German firm stalls SCO's legal machine

A tiny German software company has thrown some sand in the gears of The SCO Group's legal machine.

A tiny German software company has thrown some sand in the gears of The SCO Group's legal machine.

Univention, a small startup in Bremen, has prevented SCO from making copyright infringement claims in Germany - Europe's largest open-source market.

Univention was one of three organisations last year to win a temporary restraining court order against the German arm of SCO, forcing it to stop spreading allegations about Linux copyright violations.

Last month, Univention struck an out-of-court settlement with the SCO unit, said Univention founder and managing director Peter Ganten.

"We told SCO that we intended to defend our position in court after the restraining court order expired," he said. "SCO could have challenged us in court but chose not to."

Gregory Blepp, vice-president of licensing at SCO in the US, said he was working to create legal conditions which require Linux users in Germany to purchase SCO's intellectual property licences.

"This statement is a bit astonishing," Ganten said. "It would really surprise us if SCO is already trying to breach our out-of-court settlement less than one month after signing it."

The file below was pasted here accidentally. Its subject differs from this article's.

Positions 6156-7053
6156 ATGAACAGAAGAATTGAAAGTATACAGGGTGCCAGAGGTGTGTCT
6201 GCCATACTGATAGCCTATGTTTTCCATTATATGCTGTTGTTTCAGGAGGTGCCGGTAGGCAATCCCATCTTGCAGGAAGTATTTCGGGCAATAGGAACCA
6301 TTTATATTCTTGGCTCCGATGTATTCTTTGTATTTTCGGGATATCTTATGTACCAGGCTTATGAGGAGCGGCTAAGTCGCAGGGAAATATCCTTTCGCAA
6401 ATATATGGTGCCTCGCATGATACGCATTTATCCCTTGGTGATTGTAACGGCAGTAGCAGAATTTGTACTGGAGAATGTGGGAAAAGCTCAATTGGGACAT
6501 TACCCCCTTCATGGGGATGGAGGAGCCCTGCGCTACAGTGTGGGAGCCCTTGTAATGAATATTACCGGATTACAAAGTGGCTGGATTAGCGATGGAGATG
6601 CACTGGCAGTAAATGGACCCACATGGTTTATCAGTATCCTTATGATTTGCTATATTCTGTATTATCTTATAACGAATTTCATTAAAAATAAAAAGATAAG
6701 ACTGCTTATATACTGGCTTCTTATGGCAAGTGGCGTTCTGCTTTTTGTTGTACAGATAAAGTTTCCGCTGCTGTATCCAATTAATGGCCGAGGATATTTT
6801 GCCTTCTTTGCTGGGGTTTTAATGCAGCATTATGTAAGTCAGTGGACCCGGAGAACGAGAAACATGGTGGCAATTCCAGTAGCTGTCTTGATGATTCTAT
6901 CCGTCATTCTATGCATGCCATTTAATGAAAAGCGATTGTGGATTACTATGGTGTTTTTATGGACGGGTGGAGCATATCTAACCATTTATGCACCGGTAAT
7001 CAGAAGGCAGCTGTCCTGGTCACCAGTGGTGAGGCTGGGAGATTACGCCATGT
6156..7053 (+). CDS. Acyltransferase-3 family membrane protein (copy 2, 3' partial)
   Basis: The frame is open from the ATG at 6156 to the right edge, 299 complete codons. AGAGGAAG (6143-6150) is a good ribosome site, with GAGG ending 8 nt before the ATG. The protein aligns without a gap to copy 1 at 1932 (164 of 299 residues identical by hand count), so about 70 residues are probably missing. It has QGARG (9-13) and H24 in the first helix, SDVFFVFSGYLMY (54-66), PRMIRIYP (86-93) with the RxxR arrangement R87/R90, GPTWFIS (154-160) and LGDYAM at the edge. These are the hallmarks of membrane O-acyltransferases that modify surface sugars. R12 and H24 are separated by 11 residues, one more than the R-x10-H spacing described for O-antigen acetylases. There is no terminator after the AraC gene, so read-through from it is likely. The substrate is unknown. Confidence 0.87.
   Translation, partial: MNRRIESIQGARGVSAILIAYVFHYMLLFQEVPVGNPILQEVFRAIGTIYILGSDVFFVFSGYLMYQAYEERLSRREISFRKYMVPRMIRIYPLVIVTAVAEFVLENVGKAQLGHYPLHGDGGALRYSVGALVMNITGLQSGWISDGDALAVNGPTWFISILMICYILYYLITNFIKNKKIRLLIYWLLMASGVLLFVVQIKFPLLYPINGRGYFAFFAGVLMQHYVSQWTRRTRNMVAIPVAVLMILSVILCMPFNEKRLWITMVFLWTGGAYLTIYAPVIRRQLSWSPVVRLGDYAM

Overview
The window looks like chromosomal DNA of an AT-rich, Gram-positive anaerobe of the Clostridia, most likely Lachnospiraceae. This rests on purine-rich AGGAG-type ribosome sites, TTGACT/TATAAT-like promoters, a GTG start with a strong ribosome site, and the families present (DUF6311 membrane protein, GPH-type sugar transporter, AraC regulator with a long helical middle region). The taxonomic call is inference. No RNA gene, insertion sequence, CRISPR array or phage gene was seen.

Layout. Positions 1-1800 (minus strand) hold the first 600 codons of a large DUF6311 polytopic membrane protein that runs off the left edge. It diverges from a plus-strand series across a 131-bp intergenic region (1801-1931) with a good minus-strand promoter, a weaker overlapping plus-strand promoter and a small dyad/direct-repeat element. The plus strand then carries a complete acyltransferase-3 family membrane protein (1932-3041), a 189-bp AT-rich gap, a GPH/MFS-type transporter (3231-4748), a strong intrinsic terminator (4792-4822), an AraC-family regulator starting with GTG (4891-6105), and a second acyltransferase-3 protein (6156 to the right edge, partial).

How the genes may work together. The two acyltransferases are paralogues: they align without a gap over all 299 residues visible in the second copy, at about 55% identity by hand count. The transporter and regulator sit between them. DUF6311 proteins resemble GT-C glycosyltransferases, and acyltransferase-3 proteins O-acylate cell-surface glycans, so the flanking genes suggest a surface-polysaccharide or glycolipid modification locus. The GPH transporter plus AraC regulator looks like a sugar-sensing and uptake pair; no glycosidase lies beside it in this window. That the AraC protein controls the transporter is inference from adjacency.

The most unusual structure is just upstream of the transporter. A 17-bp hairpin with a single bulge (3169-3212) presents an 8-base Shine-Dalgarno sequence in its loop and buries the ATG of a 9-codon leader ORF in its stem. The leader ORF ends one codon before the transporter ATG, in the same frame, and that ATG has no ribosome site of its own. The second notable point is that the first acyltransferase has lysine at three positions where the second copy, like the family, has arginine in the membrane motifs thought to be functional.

"We will take legal action if we determine that SCO is attempting to breach the out-of-court settlement," Ganten added.

The out-of-court settlement prohibits only employees of the German subsidiary from making copyright violation claims in the country.

On 4 March, just three days after Univention announced the out-of-court settlement, SCO in the US commissioned a public relations agency in Germany to translate and circulate a news release pointing to copyright claims.

"This is the sort of borderline behaviour we've seen from SCO since we reached the agreement," Ganten said.

In the February out-of-court settlement, the German SCO subsidiary agreed to refrain from maintaining or disseminating any of these four assertions:

  • Linux operating systems contain unlawfully acquired intellectual property from SCO Unix;
  • End users, if they use Linux, could be held liable for the violations of SCO intellectual properties;
  • Linux is an unauthorised derivative of Unix;
  • Buyers of Linux operating systems other than SCO Linux or Caldera Linux may be subject to criminal prosecution.

As part of the settlement, the German subsidiary agreed not to claim publicly that proofs of copyright violation would be provided soon, unless they are provided to Univention within one month from such an announcement. In addition, the unit committed to pay Univention a penalty of €10,000 for each instance of future violation of the agreed obligations.

With its unsubstantiated claims, SCO was intimidating Linux customers in Germany and damaging the reputation of Linux, Ganten said.

"We needed to react and we did, and we understand that US courts have caught wind of our settlement. Maybe that's why SCO is so nervous."

John Blau writes for IDG News Service

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